Microsoft sets Email design back 5 years
It was inevitable really – Microsoft have finally decoupled Internet Explorer from Microsoft Office.
With the release of Outlook 2007, Internet Explorer will no longer be used as the HTML rendering engine from within Outlook, instead using the Microsoft Word rendering engine within the Office suite. While this more clearly separates the browser from the operating system for anti-trust reasons, it has a negative impact on HTML email newsletters (irrespective of whether you are for or against them).
Outlook has approximately 75% of the corporate email market. As this represents huge volumes of HTML-capable clients, it’s not something that can be ignored given that most HTML email designers have been adopting more standards-based approaches including CSS. The problem is that Outlook 2007 no longer supports much of this. Here’s the headlines:
- No background images – Background images in divs and table cells are gone, meaning the image replacement technique is out the window.
- Poor background colour support – Give a div or table cell a background color, add some text to it and the background colour displays fine. Nest another table or div inside though and the background color vanishes.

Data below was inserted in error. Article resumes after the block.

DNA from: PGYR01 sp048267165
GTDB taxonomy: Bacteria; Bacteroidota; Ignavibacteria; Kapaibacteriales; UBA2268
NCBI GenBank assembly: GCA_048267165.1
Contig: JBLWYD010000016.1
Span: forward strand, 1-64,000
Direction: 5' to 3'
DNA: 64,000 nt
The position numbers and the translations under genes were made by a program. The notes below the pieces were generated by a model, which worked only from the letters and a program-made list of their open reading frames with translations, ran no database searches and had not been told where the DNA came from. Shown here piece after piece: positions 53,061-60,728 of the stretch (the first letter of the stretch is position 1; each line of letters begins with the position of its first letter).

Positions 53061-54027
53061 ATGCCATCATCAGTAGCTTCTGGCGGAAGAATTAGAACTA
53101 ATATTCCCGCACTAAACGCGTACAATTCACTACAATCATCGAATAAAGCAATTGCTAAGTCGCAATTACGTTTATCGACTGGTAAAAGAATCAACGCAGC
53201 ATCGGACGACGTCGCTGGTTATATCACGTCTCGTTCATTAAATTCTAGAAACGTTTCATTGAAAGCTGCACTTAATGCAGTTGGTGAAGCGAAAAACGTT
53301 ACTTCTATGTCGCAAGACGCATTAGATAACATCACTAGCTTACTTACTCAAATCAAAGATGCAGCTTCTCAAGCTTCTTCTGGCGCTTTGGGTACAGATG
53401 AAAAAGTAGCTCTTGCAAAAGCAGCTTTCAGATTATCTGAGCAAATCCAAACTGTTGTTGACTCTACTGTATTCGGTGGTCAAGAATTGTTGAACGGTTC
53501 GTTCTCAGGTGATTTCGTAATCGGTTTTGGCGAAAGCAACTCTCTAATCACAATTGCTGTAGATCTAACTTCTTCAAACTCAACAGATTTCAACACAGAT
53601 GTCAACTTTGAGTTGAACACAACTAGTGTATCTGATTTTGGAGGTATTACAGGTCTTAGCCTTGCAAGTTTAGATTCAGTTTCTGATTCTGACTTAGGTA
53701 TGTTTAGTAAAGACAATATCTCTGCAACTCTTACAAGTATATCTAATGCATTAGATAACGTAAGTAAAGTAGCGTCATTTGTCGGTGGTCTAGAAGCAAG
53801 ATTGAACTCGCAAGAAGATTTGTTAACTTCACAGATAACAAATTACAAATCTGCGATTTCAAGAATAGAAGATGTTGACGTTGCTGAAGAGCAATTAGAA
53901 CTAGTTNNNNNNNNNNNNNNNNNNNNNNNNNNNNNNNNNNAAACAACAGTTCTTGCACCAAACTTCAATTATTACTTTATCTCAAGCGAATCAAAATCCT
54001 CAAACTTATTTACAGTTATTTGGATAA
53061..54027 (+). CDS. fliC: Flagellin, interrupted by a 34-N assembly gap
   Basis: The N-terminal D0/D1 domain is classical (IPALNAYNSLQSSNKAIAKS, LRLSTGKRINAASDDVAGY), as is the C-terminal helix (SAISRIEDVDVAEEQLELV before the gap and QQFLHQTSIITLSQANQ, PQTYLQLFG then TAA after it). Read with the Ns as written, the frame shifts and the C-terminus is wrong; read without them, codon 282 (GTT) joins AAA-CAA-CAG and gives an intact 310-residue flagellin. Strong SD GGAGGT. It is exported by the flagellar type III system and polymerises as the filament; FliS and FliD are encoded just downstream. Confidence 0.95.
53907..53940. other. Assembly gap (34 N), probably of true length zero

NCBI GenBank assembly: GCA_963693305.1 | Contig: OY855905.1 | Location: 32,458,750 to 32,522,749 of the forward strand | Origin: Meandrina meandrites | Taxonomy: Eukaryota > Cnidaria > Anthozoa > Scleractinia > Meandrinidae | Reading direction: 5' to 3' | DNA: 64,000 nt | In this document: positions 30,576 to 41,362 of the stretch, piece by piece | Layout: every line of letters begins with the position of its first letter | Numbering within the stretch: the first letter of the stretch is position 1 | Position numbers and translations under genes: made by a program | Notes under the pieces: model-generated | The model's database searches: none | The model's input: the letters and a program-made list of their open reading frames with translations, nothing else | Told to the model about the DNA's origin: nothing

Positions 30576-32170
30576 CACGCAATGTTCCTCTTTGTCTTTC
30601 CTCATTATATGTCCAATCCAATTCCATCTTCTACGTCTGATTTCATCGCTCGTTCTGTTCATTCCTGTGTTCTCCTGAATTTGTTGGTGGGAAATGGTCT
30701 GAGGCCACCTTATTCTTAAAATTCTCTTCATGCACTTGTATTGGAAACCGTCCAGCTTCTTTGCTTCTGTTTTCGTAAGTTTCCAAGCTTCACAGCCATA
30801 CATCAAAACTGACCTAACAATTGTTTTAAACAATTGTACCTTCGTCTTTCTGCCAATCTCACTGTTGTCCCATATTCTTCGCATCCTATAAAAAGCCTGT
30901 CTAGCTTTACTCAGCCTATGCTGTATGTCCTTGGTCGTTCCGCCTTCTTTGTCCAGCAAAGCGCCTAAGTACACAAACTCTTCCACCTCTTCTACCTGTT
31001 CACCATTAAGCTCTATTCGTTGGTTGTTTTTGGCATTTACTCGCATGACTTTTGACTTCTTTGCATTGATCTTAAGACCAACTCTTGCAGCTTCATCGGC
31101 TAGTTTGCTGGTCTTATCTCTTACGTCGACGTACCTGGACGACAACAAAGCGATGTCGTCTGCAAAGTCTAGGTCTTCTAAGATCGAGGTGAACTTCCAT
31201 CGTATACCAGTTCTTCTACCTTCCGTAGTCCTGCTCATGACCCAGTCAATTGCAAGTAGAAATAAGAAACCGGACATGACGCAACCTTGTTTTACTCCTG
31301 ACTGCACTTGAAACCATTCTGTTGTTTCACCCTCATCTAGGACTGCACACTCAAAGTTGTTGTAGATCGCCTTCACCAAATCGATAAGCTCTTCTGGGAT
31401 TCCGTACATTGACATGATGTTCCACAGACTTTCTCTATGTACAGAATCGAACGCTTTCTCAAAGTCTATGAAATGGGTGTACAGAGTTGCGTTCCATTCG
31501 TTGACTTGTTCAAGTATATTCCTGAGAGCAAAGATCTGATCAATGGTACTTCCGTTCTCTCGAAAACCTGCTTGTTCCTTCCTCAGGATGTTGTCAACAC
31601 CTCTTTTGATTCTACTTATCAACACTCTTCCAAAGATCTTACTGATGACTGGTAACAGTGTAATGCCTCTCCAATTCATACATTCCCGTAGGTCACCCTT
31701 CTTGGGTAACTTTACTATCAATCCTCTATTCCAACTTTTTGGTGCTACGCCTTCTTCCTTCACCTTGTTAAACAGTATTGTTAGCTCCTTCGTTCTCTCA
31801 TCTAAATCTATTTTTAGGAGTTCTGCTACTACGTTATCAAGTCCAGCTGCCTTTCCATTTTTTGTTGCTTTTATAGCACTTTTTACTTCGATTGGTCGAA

- No support for
position – Completely breaking any CSS based layouts right from the word go. Tables only.
- Shocking box model support – Very poor support for padding and margin, and you thought IE5 was bad!
Microsoft have released a full run down of what is and isn’t supported, including a downloadable validator that helps you validate your HTML for their engine. Word of warning though, it only works with Microsoft software and Dreamweaver.
This really is a game changer. Previously you could send a HTML email in the comfort that the majority of your recipients would have very good CSS support. Other email clients were also catching up. Thunderbird uses the Firefox rendering engine, the new Yahoo! Mail beta has great CSS support. Things were looking good for us CSS based email designers.
Unfortunately, that no longer applies. In the old days, if your email broke in Notes or Eudora, it was often an acceptable casualty, but if it broke in Outlook you’re more than likely ostracising too many recipients to justify your design approach. This certainly doesn’t spell the end for HTML email, it just takes us back 5 years where tables and nasty inline CSS was the norm.
Imagine for a second that the new version of IE7 killed off the majority of CSS support and only allowed table based layouts. The web design world would be up in arms! Well, that’s exactly what the new version of Outlook does to email designers.
You can read more about this in the original article at Campaign Monitor.
For email designers, there is a useful tool which helps validate HTML emails across the majority of email clients. The tool is called SiteVista and you can read more about it here.